The truth is, the increase in bullying isn’t a result in Trump. None of the aggressive, inappropriate, racist, sexist behavior we’ve witnessed these past few months is a result of Trump. If anything, Trump is a result of us.

Trump is a result of our underlying hatred towards the African American community. Trump is a result of our xenophobia and unwillingness to step into the shoes of those moving to America. Trump is the result our inability to see a woman in a position of power.

Maybe Trump is right. We’re losing our country.

It’s not great right now.

But then, maybe it never was.

Anjali Shrivastava at 9:12 p.m.

Today I swore for the first time in front of my mom. And she wasn’t mad. In fact, she chuckled. But that smile was quickly wiped off when we realized what we were laughing about.

Carissa Lewis at 9:10 p.m.

The campaigns have been going on for so long, I have a hard time remembering what life was like before the election period.

Anjali Shrivastava at 9:05 p.m.

I literally just opened up the immigration website to Canada, and it’s crashed. Just thought I would point that out.

Will Anderson at 9:03 p.m.

A Trump win will be an incredibly hard reality for many to accept, especially for all of those who wrote him off months ago.

Carissa Lewis at 8:59 p.m. 

Right now Californians are voting to maintain the death penalty. I know I am in the minority here, but this is almost as frustrating to me as the possibility of Trump becoming president. Capital punishment is often considered justice for those innocents who were slain, but is murdering a murder really the way our society wants to run itself? I don’t see much justice in that. “An eye for an eye makes the whole world blind.”

Surina Khurana at 8:59 p.m.

I’m disappointed. Does this election really reflect who we are as a nation?

Carissa Lewis at 8:56 p.m.

“Going down in history” is generally considered an honor, but this election is not a historical event I want to be a part of.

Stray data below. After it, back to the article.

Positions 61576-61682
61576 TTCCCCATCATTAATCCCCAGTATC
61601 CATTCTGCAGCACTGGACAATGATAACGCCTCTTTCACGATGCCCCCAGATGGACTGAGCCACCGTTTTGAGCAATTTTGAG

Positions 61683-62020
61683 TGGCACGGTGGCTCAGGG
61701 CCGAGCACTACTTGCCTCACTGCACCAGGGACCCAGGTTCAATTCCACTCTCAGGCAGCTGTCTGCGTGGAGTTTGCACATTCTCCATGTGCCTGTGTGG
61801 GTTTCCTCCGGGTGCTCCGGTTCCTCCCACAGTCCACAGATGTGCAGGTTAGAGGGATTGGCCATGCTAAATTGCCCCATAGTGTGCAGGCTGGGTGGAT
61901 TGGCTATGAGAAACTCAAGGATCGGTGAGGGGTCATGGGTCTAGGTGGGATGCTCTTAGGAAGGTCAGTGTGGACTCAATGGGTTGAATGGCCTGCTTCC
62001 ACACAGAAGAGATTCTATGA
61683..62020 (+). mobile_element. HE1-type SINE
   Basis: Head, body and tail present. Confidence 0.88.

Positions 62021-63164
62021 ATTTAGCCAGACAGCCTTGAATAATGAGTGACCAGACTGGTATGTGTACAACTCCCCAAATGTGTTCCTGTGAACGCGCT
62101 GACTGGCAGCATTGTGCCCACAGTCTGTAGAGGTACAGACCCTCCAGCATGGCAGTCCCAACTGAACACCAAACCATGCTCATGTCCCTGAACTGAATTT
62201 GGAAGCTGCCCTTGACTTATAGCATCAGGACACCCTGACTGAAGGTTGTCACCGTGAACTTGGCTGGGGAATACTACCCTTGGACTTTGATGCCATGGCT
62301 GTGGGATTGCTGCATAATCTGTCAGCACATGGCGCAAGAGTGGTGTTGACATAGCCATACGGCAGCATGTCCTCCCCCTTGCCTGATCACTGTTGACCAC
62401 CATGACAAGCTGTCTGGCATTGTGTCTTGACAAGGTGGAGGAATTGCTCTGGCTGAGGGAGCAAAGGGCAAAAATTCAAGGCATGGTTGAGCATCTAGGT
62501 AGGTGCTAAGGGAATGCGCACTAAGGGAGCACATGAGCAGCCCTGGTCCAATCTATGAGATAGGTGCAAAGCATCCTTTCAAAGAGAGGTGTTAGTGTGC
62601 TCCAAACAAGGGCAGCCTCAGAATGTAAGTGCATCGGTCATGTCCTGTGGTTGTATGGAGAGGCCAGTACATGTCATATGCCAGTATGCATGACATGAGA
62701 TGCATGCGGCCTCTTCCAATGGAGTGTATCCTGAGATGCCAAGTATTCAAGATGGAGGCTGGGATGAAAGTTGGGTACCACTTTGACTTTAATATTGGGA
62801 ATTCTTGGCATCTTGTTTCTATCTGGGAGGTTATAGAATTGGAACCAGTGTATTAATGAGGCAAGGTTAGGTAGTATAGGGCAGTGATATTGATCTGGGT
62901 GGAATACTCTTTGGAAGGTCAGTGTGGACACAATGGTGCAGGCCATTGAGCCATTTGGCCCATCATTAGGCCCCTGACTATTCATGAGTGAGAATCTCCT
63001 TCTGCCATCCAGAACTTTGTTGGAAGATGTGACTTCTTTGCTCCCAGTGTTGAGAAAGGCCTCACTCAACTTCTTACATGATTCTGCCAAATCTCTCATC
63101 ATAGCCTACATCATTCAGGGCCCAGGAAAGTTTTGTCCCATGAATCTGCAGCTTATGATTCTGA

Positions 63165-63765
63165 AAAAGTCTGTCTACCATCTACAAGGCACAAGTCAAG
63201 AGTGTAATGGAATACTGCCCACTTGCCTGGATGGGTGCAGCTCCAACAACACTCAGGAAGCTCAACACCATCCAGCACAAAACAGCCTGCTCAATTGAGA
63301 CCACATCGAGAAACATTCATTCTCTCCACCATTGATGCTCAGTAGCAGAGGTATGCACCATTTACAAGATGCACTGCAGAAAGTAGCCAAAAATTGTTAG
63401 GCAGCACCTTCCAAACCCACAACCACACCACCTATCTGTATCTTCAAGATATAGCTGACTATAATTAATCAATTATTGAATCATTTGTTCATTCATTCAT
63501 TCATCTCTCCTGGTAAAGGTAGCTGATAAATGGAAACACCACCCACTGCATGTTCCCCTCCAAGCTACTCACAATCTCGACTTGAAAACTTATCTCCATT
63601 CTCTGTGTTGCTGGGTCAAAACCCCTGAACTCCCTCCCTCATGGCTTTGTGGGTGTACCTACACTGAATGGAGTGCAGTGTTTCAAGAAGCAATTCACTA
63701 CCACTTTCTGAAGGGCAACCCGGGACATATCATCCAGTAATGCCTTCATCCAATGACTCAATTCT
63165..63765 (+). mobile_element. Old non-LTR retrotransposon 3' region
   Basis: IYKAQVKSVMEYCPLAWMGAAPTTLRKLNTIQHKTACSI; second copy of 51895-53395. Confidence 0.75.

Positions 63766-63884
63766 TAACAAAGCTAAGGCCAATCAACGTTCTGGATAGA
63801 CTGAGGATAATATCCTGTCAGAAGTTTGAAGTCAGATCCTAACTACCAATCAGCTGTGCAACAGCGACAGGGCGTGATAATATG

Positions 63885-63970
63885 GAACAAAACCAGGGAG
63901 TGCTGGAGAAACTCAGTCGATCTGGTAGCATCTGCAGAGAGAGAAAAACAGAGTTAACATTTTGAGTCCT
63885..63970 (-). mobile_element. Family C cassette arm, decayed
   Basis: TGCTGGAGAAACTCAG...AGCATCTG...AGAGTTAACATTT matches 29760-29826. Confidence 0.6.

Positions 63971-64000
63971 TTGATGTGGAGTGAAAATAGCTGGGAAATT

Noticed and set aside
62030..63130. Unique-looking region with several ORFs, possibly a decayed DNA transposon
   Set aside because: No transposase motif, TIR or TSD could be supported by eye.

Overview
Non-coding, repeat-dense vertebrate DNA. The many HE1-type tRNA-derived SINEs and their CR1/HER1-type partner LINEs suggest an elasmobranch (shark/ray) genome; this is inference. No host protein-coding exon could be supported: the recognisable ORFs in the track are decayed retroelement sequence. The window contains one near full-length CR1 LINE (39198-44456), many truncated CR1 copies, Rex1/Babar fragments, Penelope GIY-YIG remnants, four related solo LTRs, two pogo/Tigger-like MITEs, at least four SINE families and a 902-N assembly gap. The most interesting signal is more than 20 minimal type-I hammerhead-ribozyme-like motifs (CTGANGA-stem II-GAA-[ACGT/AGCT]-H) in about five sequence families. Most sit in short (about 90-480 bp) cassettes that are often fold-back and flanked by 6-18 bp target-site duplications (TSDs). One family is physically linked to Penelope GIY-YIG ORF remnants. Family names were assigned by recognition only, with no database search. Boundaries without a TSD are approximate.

Will Anderson at 8:55 p.m.

What kind of impact will this election have on future presidents campaigning tactics? Trump’s blatantly straightforward approach is so different from what we usually see.   

Will Anderson at 8:50 p.m.

Evan McMullin has an incredible impact on the outcome of Utah.

Anjali Shrivastava at 8:45 p.m.

Let’s say Trump is elected. And then he’s impeached or assassinated. Then we’re stuck with Pence, an absolutely sick human being who supports conversion therapy. CONVERSION THERAPY. The thing that will be looked upon by future generations as an absolute disgrace to our country, as slavery is now. Please, please, please don’t let this happen, America.

Will Anderson at 8:41 p.m.

In response to Carissa, I think that those voters/votes are rarely “for Trump” but more against Hillary.

Anjali Shrivastava at 8:41 p.m.

People are clearly angry at the establishment. So much so that they’re willing to vote for an openly racist, sexist, xenophobic and generally despised human being. The country does not like career politicians – and what did the DNC do? They handed the nomination to the person who is perhaps the very personification of “establishment.” I’m wondering now how Bernie Sanders would have fared if he was the Democratic nominee.

Katie Cologna at 8:37 p.m.

It’s hard for me to have sympathy on our country right now. We are the ones who vote. We are the ones who put ourselves in this position. This doesn’t mean that I’m not scared for our country right now. I am.

Our country has already become this divided in the past year. It makes me anxious to think of how much our country can be botched in the next four years, when it has already changed so much in the last year.

Whichever candidate wins, I think it’s safe to say that America will not be in good hands.

Carissa Lewis at 8:35 p.m.

A year ago, I thought Trump had a slim chance of winning the primary, but I thought there was no possible way he could win the general election. Maybe living in California has influenced my perception of how people think, but this is insane. Could so many people really be voting for Trump after all his commentary and remarks? I have no idea what to predict anymore.

Connor Hinson at 8:32 p.m.

I’m currently at a loss for words. I’m not angry at this election, nor disappointed with those who voted for Trump, because they did so for what they felt were righteous reasons. I honestly have just lost all hope that we are a country built on morality. Sexism is alive. Racism is alive. Homophobia is alive. Clearly the battles we have won for social progress (a.k.a real equality) are ingenuine. I’m not going to continue to pontificate on our failures as a nation, but I will leave with a very telling quote by Frederick Douglass: “Where justice is denied, where poverty is enforced, where ignorance prevails, and where any one class is made to feel that society is an organized conspiracy to oppress, rob and degrade them, neither persons nor property will be safe.”